The Sound of Music!

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here I am most unfortunately, tone deaf, but does this stop me from having a good sing a-long with my class every day? Never! Especially with the powers that are ‘youtube’.

There is plenty of evidence to support the fact that Music therapy is a very successful means of communication for children with SEND, and today I thought I’d share a bit of my research into it over this wet bank holiday 🙂

Music therapy helps pupils who find it difficult to communicate with the world around them. As music is non verbal, it allows learners to connect with the world around them using music. It allows the pupil to communicate in their own personal way. First of all, you are able to develop the listening skill, and the process of listening. Some pupils may like to take their time to respond to the sounds they hear, and some may respond to a quicker pace, but music is so adaptable; loud, quiet, slow and fast there is a sound for everyone. Watch your learners as they share a response with you, and over time, do they share the same response?  Can you then develop vocalisations and sound making? Intensive interaction can be developed with the use of the sounds initiated by the pupil, and developed into a turn taking activity. With a more able learner, might the song stimulate speech or signing?

Music may encourage social skills, which may link in nicely with any PSED targets you have for your pupils. Music can be a nice way to lead a whole class activity, where every pupil still benefits from it. Music is also an inclusive subject, so try mixing your sensory learners with higher functioning pupils in your school, and see how they respond to each other. Encourage social skills such as; turn taking, waiting, listening, eye contact (with other pupils, not just adults) and expression of feelings. All of these are so important to our learners, which means we can justify why our classrooms are filled with the sound of music!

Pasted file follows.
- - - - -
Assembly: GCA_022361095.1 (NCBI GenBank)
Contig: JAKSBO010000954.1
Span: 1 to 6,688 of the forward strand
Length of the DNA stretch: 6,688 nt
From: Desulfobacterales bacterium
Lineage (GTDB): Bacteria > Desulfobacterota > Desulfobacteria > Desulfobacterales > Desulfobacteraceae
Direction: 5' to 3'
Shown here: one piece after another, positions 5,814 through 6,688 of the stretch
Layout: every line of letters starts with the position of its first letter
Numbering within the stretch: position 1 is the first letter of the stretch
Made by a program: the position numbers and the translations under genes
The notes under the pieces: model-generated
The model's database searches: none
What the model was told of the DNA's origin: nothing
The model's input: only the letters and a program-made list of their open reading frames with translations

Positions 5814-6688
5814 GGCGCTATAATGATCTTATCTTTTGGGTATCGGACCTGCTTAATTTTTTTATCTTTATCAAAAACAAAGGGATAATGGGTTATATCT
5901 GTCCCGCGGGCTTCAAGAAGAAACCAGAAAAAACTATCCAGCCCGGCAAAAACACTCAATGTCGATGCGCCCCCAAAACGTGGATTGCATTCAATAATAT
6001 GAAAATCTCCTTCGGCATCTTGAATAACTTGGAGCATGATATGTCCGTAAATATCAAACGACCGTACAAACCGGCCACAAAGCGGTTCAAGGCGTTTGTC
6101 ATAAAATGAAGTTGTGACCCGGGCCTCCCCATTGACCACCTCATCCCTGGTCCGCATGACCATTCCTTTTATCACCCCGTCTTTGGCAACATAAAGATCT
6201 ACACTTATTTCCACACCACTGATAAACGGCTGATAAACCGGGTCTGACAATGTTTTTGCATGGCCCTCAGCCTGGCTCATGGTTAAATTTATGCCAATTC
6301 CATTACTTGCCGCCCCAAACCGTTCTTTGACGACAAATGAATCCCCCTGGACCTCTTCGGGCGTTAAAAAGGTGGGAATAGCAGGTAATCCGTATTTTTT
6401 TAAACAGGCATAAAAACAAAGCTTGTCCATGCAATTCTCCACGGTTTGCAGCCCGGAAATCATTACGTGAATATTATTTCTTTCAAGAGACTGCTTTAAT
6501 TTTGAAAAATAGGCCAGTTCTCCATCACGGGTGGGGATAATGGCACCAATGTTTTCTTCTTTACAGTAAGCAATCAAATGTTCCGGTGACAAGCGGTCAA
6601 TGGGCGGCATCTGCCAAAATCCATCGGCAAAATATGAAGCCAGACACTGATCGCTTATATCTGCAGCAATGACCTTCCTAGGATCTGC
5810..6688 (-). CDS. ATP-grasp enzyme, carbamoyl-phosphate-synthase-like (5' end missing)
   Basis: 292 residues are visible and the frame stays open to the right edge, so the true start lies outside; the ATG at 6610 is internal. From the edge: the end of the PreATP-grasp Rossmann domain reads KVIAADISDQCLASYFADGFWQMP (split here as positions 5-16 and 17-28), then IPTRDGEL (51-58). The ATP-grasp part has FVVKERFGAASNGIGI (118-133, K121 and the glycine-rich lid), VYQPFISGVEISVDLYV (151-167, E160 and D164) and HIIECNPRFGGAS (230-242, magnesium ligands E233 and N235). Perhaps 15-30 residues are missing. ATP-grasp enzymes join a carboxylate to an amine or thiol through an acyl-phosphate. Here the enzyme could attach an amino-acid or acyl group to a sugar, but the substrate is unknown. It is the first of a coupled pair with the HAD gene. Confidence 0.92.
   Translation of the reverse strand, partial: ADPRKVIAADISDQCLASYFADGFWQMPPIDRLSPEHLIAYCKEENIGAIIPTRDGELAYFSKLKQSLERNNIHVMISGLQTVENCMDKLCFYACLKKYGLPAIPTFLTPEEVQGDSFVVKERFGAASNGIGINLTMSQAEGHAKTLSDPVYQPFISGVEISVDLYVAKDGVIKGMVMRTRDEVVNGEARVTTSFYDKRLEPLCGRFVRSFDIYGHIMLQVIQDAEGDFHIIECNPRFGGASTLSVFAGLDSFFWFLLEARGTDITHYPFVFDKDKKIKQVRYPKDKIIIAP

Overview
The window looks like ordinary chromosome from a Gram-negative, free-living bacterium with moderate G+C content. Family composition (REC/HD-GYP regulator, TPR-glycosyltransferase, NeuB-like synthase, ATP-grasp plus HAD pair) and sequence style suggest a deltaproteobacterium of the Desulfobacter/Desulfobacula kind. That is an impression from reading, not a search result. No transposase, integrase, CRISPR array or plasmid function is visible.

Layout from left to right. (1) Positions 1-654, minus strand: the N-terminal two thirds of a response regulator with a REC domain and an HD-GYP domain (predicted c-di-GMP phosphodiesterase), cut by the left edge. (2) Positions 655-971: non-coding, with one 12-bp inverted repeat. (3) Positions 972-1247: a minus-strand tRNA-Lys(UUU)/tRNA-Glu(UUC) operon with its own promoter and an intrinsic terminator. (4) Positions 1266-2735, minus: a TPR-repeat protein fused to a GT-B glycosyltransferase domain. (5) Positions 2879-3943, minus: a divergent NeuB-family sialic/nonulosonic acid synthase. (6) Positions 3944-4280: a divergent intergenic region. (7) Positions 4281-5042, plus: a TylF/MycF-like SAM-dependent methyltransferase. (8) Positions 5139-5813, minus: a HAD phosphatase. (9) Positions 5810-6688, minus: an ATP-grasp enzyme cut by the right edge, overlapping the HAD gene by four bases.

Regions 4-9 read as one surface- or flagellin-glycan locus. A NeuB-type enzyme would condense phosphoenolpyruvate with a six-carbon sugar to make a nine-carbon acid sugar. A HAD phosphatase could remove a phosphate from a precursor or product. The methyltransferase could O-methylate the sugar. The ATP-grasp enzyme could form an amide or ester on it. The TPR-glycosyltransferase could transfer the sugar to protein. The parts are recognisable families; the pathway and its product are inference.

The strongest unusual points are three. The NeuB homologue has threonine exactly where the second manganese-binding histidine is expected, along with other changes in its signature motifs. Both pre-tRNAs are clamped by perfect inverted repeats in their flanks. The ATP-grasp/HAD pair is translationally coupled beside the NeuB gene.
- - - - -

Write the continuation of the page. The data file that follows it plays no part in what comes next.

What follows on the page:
I’m a big advocate for physical activity, and music is a fabulous way to get pupils moving and developing independent movements. Develop fine and gross motor skills with a variety of interactive play activities. These could be with just the exploration of the instruments, as you encourage learners to reach and grasp for the beater, or you could develop movements with interesting props that brings the piece to life. Encourage pupils to stand (with or without frames), or walk where possible to the beat and develop co-ordination. As ever, there will no doubt be a physical target that can get ticked off in this wonderful music session!

You may use music as part of your daily routine to help the pupils understand what is happening next, and within this you probably deliver most of the ideas and targets suggested above. You may introduce new songs to your curriculum topics, which then link Music too every subject on your timetable. With clever cross curricular links, you can use music to show pupil progress in Literacy, Cognition, MFL, PE, ICT (if you don’t know about it, google ‘soundbeam’) …. and it won’t stop there!

Music is just an amazing tool, and if you are lucky enough to have a musical staff member in your turn then use their strengths, and if not, you tube will never let you down! So this summer term, let’s get the tunes out, and give our pupils ample opportunities to develop their ever important skills 🙂 Enjoy! I know I will!

www.soundbeam.co.uk

 

 

 

 

 

Thematic planning made easy.

 

My school plans half termly, using a theme to bring all the subject areas together. I always find a really good, exciting book or poem and break it down into really small steps, which can be linked to all curriculum areas.